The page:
Why do this problem?
will help children explore and understand the concept of randomness. The interactivity will provoke much discussion, prompting learners to offer conjectures and justifications. The final part of the problem also brings in ideas related to ratio and proportion.
Share the interactivity with the whole class on an interactive whiteboard or project it onto an ordinary screen. Without saying anything, click on "Randomise" a few times, as suggested in the problem. Give children a minute on their own to think about how they would explain what this button does, then give them the chance to talk to a partner. Share ideas amongst the whole group and try to
come to a consensus.
Again, without talking, go on to the next part of the problem, giving them a chance to explain what they think might be happening. At some stage, somone will notice the small numbers written in some of the red squares, so you can discuss what they might mean and how this helps them to understand the interactivity.
You may want to continue in a similar way, or if you have access to a computer suite, children could use the interactivity directly. Make time for learners to offer conjectures about what might happen at each stage and encourage justification of them. The final part of the problem could be a follow-on lesson in itself.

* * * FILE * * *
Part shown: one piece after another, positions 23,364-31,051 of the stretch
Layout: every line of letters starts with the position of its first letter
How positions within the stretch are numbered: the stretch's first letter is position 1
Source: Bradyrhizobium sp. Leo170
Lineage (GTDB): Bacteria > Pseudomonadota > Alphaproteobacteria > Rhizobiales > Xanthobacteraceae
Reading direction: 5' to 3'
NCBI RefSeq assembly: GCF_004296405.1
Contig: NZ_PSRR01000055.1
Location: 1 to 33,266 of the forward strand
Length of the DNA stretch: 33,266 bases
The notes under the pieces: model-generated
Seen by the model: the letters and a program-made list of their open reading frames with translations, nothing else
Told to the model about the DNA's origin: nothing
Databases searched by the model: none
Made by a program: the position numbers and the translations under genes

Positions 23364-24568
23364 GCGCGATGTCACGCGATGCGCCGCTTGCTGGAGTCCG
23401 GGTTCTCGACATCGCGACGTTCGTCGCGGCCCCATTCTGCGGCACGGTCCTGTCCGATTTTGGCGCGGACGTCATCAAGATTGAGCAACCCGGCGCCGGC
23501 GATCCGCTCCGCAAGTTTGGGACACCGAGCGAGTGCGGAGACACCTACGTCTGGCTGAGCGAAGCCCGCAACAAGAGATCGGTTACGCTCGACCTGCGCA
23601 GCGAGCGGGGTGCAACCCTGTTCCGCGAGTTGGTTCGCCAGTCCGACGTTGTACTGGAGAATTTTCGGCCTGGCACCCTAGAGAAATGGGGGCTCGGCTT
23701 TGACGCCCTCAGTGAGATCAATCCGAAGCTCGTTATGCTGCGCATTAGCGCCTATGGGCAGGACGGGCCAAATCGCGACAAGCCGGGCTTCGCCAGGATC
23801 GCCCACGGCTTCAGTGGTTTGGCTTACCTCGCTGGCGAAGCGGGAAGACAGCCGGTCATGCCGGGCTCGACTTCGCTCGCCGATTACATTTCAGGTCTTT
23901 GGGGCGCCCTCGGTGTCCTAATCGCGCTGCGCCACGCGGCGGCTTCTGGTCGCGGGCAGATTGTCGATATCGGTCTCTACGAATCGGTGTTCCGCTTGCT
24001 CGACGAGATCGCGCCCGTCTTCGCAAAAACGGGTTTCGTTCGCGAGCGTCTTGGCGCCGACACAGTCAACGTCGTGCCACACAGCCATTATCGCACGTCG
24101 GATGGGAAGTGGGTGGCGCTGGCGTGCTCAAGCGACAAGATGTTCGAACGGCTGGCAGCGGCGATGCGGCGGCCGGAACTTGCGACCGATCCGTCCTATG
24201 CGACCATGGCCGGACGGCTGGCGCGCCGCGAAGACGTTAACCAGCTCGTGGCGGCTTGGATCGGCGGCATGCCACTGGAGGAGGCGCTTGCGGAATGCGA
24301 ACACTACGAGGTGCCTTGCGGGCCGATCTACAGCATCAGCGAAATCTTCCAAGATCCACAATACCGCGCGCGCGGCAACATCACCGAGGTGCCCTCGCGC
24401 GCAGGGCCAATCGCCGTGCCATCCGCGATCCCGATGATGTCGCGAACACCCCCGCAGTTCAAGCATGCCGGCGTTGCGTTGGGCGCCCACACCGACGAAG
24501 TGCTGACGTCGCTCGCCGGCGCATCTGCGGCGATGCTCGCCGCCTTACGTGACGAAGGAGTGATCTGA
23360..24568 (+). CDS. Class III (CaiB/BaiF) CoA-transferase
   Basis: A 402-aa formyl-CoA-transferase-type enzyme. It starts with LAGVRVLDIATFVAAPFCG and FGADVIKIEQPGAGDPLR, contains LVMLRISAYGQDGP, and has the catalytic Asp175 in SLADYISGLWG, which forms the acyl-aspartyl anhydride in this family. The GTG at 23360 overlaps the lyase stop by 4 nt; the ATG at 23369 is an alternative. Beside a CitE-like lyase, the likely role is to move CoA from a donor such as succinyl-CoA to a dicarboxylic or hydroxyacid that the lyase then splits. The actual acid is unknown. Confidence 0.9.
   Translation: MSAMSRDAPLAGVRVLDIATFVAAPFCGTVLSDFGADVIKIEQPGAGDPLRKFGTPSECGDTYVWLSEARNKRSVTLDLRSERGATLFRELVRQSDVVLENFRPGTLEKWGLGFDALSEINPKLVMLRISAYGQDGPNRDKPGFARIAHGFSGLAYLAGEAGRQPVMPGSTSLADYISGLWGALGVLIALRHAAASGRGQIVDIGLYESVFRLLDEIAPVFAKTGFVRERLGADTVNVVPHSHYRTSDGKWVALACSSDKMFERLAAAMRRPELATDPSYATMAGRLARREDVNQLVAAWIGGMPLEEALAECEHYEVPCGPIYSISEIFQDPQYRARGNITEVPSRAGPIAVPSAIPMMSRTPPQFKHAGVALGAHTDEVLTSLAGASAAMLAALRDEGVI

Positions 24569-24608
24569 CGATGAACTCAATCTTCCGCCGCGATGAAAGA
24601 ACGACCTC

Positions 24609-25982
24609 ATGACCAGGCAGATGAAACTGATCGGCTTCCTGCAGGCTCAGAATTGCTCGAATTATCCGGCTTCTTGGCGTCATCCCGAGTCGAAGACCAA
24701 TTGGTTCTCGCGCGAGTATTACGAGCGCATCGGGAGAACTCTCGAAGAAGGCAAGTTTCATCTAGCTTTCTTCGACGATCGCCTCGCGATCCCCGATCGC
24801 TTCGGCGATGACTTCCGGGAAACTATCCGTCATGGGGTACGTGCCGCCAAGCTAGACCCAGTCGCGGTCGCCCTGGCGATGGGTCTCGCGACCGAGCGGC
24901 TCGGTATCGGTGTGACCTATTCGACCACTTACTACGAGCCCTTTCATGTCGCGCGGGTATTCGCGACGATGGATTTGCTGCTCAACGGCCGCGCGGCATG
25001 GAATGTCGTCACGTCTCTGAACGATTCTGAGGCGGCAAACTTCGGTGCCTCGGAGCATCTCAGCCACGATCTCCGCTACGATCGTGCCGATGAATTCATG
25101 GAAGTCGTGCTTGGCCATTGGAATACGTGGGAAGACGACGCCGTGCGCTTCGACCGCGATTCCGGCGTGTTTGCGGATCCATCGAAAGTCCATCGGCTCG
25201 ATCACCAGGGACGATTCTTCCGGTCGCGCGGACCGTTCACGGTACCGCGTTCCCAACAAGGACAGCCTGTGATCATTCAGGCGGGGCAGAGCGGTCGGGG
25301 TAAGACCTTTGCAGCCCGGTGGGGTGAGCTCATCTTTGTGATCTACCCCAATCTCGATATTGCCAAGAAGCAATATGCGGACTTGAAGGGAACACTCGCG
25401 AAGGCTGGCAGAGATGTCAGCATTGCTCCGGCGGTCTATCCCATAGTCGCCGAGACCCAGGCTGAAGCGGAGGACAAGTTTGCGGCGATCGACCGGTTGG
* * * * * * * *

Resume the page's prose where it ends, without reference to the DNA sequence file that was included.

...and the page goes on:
Can you describe what is happening when I press "Randomise"?
Why does it take more than ten clicks to make all the squares red?
Can you explain why you think that?
Children can explore the full scope of the interactivity in more detail, for example by investigating how the accuracy of their estimations of an area might be affected by the trial size.
Some children will find it much easier to engage with this interactivity if they have a chance to manipulate it themselves.